The news that Google Fiber is coming to Austin, Texas has me all aflutter. But I’m the type of broadband-lovin’ fool who wants a gig for the sake of having a gig. What about those practical people out there wondering why they might sign up?
Even if my earlier arguments about innovation don’t convince you that Google Fiber could help change the broadband landscape, then here’s a chart that could help. For the practical people out there, just check out the pricing of Google Fiber today versus the pricing of the incumbent ISPs in Austin.
|Google Fiber (gigabit broadband only)||$70 monthly|
|Google Fiber (gigabit + TV)||$120 monthly|
|Google Fiber (5 Mbps)||$300 install fee and $0 monthly|
|AT&T U-verse (24/6 Mbps only)||$55 with $200 install fee|
|AT&T U-verse (24/6 + TV)||$99 monthly with 1-year contract|
|AT&T U-verse (6Mbps)||$20 with $200 install fee|
|Time Warner Cable (50/5 Mbps package)||$79 monthly plus $20 install fee|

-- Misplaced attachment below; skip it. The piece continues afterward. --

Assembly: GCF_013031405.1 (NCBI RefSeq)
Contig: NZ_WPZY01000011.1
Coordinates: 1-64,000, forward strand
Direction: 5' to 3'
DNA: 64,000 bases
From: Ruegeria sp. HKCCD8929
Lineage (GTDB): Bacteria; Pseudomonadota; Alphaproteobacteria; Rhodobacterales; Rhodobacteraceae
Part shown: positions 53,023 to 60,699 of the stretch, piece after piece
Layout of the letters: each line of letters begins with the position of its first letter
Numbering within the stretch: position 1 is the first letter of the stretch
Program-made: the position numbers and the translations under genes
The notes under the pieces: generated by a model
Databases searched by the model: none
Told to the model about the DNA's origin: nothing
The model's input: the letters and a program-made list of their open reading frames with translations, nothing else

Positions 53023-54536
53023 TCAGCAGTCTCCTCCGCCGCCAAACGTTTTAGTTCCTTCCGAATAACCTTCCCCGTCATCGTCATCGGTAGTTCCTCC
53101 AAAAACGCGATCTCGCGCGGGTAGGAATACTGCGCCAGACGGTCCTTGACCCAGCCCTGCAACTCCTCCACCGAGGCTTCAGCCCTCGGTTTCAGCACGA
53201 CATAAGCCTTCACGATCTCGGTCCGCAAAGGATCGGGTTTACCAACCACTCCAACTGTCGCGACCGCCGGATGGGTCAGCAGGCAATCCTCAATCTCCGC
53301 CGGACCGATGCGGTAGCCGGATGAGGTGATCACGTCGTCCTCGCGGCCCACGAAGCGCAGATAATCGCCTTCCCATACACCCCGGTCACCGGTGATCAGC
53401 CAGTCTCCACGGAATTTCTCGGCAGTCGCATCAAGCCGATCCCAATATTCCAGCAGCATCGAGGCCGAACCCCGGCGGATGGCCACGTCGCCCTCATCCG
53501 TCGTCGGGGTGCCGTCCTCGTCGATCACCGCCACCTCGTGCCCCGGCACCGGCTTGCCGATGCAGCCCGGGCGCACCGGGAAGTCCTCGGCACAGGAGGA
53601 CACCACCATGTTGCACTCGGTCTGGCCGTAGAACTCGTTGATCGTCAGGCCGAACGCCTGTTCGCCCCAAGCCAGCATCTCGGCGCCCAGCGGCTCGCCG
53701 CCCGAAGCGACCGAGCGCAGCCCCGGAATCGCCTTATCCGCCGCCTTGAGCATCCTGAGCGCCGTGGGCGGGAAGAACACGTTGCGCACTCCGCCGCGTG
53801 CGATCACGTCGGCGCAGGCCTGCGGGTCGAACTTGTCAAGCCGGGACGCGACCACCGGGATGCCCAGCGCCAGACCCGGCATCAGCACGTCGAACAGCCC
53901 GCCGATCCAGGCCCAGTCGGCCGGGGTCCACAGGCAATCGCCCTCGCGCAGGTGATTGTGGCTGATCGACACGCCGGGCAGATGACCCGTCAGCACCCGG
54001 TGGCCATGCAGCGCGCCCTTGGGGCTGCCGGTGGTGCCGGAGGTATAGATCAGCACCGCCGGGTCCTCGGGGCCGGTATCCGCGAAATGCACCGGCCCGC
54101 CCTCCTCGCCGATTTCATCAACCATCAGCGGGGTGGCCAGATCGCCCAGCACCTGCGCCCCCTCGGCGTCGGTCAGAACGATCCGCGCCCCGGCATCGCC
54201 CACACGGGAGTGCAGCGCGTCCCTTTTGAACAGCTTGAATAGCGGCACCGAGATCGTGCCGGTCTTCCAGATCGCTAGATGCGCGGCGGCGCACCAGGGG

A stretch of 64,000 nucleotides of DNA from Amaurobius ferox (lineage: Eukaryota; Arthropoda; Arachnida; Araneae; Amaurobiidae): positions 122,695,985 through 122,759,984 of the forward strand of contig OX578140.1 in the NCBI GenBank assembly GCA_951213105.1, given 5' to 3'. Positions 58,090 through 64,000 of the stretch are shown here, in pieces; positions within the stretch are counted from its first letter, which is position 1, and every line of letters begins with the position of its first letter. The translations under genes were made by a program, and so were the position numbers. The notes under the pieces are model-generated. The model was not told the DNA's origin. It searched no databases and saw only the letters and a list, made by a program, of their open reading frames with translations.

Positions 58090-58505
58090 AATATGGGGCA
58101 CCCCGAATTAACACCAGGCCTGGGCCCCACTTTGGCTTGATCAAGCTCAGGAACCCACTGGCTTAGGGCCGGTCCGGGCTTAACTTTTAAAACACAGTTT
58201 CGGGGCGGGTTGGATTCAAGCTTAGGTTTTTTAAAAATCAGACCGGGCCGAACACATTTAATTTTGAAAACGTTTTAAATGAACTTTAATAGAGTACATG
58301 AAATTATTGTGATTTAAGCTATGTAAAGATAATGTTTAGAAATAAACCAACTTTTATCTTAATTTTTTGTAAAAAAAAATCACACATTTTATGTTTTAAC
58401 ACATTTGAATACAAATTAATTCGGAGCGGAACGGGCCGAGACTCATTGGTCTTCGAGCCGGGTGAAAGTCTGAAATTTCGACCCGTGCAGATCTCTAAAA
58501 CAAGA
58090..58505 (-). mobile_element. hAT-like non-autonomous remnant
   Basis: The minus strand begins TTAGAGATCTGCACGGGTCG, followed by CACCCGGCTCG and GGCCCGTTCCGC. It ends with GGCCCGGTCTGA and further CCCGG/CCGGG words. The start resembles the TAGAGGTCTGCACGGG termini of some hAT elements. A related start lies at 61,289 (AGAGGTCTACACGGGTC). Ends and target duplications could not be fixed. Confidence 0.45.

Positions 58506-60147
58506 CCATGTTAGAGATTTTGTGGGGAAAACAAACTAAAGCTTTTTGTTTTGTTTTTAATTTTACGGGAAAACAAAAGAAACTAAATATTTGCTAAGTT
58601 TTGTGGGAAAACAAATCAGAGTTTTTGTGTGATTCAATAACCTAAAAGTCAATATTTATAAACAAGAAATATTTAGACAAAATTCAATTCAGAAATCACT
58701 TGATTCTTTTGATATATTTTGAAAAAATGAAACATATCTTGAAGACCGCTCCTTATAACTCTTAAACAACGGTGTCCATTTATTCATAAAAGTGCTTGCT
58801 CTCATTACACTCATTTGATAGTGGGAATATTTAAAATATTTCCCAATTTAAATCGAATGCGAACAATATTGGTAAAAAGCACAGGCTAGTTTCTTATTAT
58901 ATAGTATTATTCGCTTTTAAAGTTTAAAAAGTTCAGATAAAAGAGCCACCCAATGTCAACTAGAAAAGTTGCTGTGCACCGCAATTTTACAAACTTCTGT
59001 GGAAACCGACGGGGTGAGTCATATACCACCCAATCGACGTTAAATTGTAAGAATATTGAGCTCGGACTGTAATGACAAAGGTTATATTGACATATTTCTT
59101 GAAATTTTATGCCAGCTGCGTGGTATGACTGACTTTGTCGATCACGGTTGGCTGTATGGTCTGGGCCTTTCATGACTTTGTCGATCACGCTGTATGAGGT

|Time Warner Cable (50/5 Mbps + TV)||$172 monthly with a $90 install fee|
|Time Warner Lite (3/1 Mbps)||$34 a month|
Comparing pricing across telecommunications services is tough, so I assembled the highest speed internet package, the TV package that offered digital cable but none of the extra premium channels and a DVR package that provided whole home DVR as Google TV does. Time Warner Cable has a box and modem fee associated with its service. Google TV doesn’t have an equipment fee but it does have a different channel line up than the incumbents.
Looking at this, Google Fiber would be more expensive than AT&T’s services until people started using more devices and requiring more capacity. However, AT&T has a cap of 250 GB per month, and despite what the salesman told me over the phone, I’m pretty sure that I do need a 24 Mbps connection today to satisfy my family members. Still, on the eve of the Google Fiber announcement I’m tempted to switch over to AT&T while I wait for the build out.